Manama: People implicated in human trafficking in Qatar will face 15 years in prison and a QR300,000 ($82,368) fine under a new anti-human trafficking law.

The law passed on Monday brings under its purview forced labour, forcing women into prostitution, sexual exploitation, child abuse - including misuse of children for pornographic purposes and forcing them to beg-, kidnapping and taking someone from a foreign country into Qatar promising him or her money for the purpose of exploitation and enslaving someone.

The law also applies to members of organised gangs that are involved in transferring victims from one country to another for the purpose of human trafficking and exploitation, Qatari daily The Peninsula reported on Tuesday.

Individuals or gang members found guilty of forcibly transferring, receiving or sheltering victims are also included in the law ratified by the Emir, Shaikh Hamad Bin Khalifa Al Thani.

The law comes into force with immediate effect and is to be published in the official gazette, according to Qatar News Agency (QNA).

People in-charge of companies found guilty of involvement in human trafficking are liable to be sentenced to a jail term of five years and will pay a fine of QR200,000 ($54,912).

The licenses of firms involved are to be cancelled for two years or, depending on the nature of offense, for ever. Properties, including cash and vehicles, of those implicated in human trafficking will be liable to be confiscated under the law.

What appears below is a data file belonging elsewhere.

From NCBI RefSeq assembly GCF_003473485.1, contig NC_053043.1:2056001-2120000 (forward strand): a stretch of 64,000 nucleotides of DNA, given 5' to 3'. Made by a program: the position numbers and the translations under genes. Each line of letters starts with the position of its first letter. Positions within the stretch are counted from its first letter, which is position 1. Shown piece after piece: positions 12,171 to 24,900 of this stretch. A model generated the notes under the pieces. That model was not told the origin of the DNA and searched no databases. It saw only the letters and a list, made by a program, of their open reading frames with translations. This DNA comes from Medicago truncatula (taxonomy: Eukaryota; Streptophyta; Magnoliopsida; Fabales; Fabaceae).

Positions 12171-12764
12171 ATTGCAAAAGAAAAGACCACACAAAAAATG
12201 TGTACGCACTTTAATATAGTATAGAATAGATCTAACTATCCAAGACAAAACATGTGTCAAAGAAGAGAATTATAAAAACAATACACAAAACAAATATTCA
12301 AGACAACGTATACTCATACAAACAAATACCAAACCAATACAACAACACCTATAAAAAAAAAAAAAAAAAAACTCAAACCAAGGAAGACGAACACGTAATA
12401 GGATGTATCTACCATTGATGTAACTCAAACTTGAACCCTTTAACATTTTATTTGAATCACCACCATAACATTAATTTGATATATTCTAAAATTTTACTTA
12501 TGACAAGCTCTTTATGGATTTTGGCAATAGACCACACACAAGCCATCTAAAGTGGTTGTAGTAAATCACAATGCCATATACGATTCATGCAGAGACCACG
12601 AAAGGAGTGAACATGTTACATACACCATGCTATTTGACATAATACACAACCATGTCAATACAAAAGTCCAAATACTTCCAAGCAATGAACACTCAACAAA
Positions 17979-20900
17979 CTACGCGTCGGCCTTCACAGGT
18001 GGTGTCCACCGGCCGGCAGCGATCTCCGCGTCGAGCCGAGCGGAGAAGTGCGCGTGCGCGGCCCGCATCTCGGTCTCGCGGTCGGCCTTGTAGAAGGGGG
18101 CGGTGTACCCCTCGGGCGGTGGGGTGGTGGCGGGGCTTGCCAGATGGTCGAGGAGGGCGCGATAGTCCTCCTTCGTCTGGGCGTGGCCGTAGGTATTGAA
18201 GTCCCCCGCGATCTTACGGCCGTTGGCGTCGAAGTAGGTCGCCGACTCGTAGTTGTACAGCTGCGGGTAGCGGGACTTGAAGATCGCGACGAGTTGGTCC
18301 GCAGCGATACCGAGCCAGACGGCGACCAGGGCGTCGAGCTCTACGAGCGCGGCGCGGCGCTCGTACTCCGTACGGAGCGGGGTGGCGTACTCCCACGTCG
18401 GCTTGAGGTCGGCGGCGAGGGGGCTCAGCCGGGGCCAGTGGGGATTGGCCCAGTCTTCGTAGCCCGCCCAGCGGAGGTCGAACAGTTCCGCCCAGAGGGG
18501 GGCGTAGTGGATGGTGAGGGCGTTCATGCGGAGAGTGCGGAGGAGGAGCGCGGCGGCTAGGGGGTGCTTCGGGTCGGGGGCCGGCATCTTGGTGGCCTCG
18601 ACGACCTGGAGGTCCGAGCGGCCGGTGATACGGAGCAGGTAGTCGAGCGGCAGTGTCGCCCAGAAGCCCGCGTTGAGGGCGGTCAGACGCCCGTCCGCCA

The legislation also applies to people who forcibly take out physical organs of their human victims and to husbands who are found guilty of exploiting their wives.

The law clarifies that wherever necessary the provisions of other criminal laws in the country would also apply in cases of human trafficking.

The criminal courts will try the cases of human trafficking and will be empowered to coordinate with the judicial authorities of other countries in chasing down an alleged offender based on bilateral agreements between Qatar and the other country.

The law vests the responsibility of providing shelter to a victim of human trafficking until the legal process has been completed. The victim would be liable to be given financial compensation.

The victim would not be held responsible for the crime in any way, even if he or she broke Qatar's sponsorship or entry or residency rules. According to the daily, the foreign affairs ministry will coordinate with another country's authorities if the victim of human trafficking is a Qatari national.